Friday, November 1, 2013
Sweet and simple
Trim 18th-century brickwork, perhaps of 1717, the date on the rainwater heads, marks out the Old Sugar Loaf as a building of some consequence, and a plaque says that there has been an inn on this site in the centre of Dunstable since 1660. It was a first-class posting and coaching inn by the time of its 18th and 19th-century heyday, a place where travellers liked to stop, especially if their coach arrived in time for dinner – the early menus were said to be lavish. But what caught my eye of course was the sign, a gigantic conical sugar loaf placed atop the rather stripped-down, Regency-looking Doric portico. Eyecatching, bold, and literal, it does the job, I suppose, though it's hardly the most artful of the unusual English inn signs I've spotted in my travels.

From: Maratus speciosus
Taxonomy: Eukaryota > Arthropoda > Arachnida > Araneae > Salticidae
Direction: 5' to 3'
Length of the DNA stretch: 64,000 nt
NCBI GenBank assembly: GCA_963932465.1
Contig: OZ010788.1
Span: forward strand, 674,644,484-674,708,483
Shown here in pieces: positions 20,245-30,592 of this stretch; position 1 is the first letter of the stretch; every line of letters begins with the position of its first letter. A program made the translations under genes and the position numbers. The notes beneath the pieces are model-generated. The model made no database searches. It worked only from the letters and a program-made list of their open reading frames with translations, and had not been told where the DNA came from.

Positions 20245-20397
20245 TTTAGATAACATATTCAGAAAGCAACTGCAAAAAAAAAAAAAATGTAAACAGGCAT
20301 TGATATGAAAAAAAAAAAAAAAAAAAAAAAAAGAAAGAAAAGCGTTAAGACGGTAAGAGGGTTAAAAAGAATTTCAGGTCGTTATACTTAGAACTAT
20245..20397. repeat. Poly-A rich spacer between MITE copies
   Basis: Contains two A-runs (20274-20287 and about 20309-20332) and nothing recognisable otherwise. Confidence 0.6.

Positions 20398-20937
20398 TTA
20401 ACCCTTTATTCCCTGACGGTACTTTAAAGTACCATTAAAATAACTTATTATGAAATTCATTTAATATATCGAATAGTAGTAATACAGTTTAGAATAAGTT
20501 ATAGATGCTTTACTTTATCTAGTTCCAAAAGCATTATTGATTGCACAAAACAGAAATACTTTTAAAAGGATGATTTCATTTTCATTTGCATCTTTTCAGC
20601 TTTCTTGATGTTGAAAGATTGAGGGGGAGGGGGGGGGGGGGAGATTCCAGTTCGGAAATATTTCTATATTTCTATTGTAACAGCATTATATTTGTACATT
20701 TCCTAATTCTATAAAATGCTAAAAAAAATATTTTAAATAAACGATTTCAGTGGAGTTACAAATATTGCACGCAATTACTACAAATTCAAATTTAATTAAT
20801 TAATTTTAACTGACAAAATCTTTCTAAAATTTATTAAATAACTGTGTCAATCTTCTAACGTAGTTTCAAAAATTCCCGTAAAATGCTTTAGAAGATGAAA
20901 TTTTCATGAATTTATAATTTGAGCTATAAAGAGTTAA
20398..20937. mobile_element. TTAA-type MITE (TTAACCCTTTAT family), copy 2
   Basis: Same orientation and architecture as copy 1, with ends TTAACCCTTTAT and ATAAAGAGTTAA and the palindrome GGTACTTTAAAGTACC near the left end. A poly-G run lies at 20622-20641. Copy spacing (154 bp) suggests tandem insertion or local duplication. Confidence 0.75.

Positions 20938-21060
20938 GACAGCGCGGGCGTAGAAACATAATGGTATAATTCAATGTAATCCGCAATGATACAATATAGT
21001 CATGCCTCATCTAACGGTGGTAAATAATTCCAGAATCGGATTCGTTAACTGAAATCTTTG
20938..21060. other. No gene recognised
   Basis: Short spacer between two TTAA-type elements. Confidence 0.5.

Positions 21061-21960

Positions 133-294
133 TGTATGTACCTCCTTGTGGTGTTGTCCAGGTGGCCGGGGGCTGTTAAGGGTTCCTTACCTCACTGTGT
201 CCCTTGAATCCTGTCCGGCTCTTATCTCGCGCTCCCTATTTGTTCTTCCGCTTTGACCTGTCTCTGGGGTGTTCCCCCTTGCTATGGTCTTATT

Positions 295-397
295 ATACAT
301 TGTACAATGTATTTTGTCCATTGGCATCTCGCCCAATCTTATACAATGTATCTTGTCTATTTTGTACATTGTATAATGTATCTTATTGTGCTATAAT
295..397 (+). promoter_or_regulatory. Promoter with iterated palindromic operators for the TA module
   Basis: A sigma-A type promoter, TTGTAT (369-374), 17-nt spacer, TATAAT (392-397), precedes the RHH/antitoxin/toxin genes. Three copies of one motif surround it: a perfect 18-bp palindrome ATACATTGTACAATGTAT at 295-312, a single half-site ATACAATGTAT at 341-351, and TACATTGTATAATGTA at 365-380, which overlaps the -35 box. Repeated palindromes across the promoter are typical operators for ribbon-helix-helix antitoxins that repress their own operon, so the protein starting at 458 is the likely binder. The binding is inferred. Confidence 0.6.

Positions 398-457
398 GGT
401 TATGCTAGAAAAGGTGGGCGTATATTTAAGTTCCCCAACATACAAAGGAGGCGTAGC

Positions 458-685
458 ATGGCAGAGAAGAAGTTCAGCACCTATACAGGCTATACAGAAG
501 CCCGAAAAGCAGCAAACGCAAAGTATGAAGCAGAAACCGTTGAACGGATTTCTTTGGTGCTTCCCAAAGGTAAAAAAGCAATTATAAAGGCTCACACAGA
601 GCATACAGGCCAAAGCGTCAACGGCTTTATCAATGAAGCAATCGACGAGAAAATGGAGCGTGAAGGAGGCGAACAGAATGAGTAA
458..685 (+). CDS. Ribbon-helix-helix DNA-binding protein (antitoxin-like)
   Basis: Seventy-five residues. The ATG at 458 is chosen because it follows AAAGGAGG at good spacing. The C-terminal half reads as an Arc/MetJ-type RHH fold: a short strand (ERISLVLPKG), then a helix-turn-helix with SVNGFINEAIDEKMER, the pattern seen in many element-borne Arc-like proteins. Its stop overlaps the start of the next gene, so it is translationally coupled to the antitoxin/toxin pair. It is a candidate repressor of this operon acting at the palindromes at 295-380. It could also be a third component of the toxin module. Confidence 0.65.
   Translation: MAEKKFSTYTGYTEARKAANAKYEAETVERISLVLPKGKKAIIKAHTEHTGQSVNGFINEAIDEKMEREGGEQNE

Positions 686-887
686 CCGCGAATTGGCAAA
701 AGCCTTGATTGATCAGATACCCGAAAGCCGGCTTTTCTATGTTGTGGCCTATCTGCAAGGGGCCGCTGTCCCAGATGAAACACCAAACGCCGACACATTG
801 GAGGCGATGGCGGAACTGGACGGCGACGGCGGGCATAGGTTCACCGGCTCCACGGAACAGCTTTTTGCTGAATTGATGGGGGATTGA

The thin bands running around the cone seem to be the wires of fairy lights, which presumably enliven the scene at night. The idea of sparkling lights reminds me that the sugar loaf also looks like one of those 'volcano' fireworks that spark and splutter on bonfire night. Here's to architectural (and semiological) fireworks.